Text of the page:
With Jet, you can cancel the bond at any time! Contractor Bonds are continuous until canceled by the surety company so cancellation will need to be requested by Jet to the Arizona Registrar of Contractors. Once our team sends a written cancellation notice to the AZ ROC, your and Jet's liability attached to the bond will be released within 30 days of the notification receipt.
If you are paying monthly, there is generally no refund available. For annual or multi-year payment options, we will determine if there is any unused premium available to refund to you and send a check following the 30-day cancellation period.
With Jet’s monthly payment option, the obligation to renew your contractor’s bond is not needed! Payments will continue to come out of your preferred account automatically until cancellation is requested.
For contractors who paid in full, Jet will send you a renewal invoice prior to the bond term’s expiration date. No additional paperwork or extra renewal fees are required, payment is all that is needed. We will take care of the rest!
Licensed contractors are expected to follow the Arizona Registrar of Contractors' regulations and state laws pursuant to Arizona Revised Statutes Title 32, Chapter 10. The statutes are extensive and should be reviewed thoroughly by all individuals looking to be a licensed contractor. Failure to follow contractor law in Arizona may lead to severe penalties.
Should a complaint be filed against a contractor, the Registrar of Contractors will schedule a hearing with the contractor to discuss details of the violation and what, if any, further action needs to be taken. This can be corrective action for the benefit of the damaged party, monetary fines, suspension of the contractor's license, the indefinite revocation of the contractor's license, a citation, civil penalties, large fees, and/or a bond claim. Below are common examples of prohibited acts that could facilitate disciplinary action, if uncorrected, that may include a bond claim:
A claim against an Arizona Contractor Bond may not be immediately pursued. Most often the complainant will go through the AZ ROC’s complaint and investigation process before action can be taken against the surety bond. In the event that the contractor and claimant cannot resolve the complaint through the State’s mediation process, the case will be referred to the AZ ROC’s legal department.
Once reviewed, the AZ ROC will send the contractor an official citation with a final opportunity to respond and resolve the dispute before a formal legal hearing is scheduled; the contractor has 10 days to respond, and failure to do so will lead to further disciplinary action upon the contractor's license.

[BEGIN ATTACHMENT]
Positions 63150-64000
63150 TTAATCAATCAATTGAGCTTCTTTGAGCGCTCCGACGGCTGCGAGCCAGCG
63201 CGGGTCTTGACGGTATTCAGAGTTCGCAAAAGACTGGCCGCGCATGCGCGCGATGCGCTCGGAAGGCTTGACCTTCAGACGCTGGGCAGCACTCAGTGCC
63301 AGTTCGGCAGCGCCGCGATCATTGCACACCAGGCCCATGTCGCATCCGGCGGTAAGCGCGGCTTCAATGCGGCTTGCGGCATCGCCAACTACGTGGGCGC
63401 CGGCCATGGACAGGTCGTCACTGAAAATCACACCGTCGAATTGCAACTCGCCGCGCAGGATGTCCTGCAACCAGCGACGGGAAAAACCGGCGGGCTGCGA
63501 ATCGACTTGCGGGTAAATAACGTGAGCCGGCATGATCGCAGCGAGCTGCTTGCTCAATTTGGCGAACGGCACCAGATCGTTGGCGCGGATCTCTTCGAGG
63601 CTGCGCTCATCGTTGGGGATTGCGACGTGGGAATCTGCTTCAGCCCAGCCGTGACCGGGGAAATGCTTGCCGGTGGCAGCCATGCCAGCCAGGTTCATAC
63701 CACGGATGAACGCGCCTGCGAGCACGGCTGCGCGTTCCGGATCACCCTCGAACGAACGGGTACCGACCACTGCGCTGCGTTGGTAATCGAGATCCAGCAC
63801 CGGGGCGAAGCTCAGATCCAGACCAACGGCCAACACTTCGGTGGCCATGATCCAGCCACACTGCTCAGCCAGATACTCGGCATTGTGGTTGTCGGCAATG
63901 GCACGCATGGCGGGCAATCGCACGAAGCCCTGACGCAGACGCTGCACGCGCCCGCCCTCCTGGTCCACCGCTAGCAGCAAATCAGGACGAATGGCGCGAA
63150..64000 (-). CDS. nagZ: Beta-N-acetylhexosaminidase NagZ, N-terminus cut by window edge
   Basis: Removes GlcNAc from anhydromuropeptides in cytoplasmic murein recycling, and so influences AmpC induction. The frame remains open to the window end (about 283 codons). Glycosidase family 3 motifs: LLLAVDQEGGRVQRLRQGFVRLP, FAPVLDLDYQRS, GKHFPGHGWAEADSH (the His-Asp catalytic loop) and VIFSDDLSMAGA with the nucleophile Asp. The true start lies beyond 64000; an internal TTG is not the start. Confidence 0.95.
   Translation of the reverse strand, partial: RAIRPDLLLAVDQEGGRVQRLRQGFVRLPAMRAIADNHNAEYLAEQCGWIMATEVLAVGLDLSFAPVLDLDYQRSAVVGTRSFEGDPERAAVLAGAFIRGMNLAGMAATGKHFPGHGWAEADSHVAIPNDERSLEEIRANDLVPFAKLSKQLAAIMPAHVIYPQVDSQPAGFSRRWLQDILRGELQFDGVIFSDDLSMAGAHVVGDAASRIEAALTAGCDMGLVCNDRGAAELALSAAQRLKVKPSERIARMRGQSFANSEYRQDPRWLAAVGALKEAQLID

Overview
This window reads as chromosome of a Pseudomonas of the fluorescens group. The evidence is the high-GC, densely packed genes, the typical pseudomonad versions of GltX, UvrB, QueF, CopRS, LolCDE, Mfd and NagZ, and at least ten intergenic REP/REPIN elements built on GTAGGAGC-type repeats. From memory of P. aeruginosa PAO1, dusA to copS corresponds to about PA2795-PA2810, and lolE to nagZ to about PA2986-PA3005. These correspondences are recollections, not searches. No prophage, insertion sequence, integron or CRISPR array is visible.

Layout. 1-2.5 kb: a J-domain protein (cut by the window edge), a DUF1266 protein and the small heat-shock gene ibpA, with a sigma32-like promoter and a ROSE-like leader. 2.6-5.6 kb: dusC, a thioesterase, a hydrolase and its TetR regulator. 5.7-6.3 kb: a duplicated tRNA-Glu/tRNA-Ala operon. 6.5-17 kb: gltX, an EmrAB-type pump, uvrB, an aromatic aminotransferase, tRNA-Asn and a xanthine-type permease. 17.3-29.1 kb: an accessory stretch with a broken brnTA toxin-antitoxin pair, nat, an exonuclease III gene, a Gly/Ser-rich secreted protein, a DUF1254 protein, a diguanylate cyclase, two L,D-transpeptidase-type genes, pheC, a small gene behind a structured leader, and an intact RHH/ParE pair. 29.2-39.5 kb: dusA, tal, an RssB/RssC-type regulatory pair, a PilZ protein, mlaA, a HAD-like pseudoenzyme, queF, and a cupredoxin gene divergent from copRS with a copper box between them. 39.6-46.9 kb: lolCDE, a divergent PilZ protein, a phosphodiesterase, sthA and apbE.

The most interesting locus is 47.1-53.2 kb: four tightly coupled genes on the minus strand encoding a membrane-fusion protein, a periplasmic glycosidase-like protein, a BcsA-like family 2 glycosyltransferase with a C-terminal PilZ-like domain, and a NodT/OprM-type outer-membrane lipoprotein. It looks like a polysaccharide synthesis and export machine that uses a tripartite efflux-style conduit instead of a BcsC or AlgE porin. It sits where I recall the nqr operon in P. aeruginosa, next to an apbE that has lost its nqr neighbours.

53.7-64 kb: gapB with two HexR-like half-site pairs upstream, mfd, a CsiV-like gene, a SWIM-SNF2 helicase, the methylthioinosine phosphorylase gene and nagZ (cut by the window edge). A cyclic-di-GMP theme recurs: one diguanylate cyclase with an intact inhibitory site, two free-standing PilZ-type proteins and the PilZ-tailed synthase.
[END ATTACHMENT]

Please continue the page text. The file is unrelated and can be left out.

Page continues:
The AZ ROC may schedule a hearing with the Office of Administrative Hearings that must be attended by all parties involved. Following the hearing, the Administrative Law Judge has 20 days to notify the AZ ROC of their recommendation. The AZ ROC then has 30 days to consider and/or modify the judge's decision and will issue a final order to the contractor. This final order can result in a variety of disciplinary actions including a claim on the contractor's surety bond.
The AZ ROC will also allow claimants to take separate civil action against the contractor (this action can be taken simultaneously during the AZ ROC’s legal proceedings). If civil action is validated by an Arizona state judge, the bond can also be used to cover the claimant's financial damages as well as a reasonable attorney's fee fixed by the court.
Further prohibited acts and timelines in which action may be taken can be found listed in Arizona Revised Statutes 32-1154. Claims cannot be filed on the contractor’s license bond beyond two years following the date of the commission for the construction project, the delivery of materials, or the services provided upon which the violation complaint is based.
Immediately contact Jet upon receipt of a claim notice! Our team will brief you on how our investigation and claim process works and then will proceed with a thorough review and analysis of the claim details, any supporting documentation, and the AZ ROC’s complaint/legal proceedings (see above). If the claim notification was sent from a state court, the same review and investigation process will commence by the Jet team.
For claims that are valid, Jet will make payment up to the bond limit. Surety license bonds are like letters of credit that can demonstrate to the Registrar of Contractors that it is economically safe to license a contractor. The bond protects the AZ ROC and the public from the contractor. Unlike insurance, the contractor is ultimately responsible for their actions and must reimburse Jet for claim payouts. Failure to do so will lead to cancellation of the Arizona Contractor License Bond and difficulty obtaining a bond in the future.
A contractor's license is automatically suspended if a claim payment is made from their bond, the license will not qualify for reactivation with the AZ ROC until the full bond amount is replaced
According to Arizona Revised Statutes 32-1152, license bond limits for contractors are based on the license classification and the estimated gross volume of construction projects being performed. Refer to the charts below to determine which bond limit will be required of you.
Dual license bond amounts are calculated by adding the total amounts of bond limits needed for the residential and commercial work performed by the contractor. For example, if the contractor is doing $500k residential general and $500k commercial general work they would need a $14,000 bond ($9,000 + $5,000).
|Gross Volume||Bond Limit|
|Gross Volume||Bond Limit|
|$375,000 and less||$4,250|
|$375,001 and higher||$7,500|
|Gross Volume||Bond Limit|
|$150,000 and less||$5,000|
|$150,001 to 500,000||$15,000|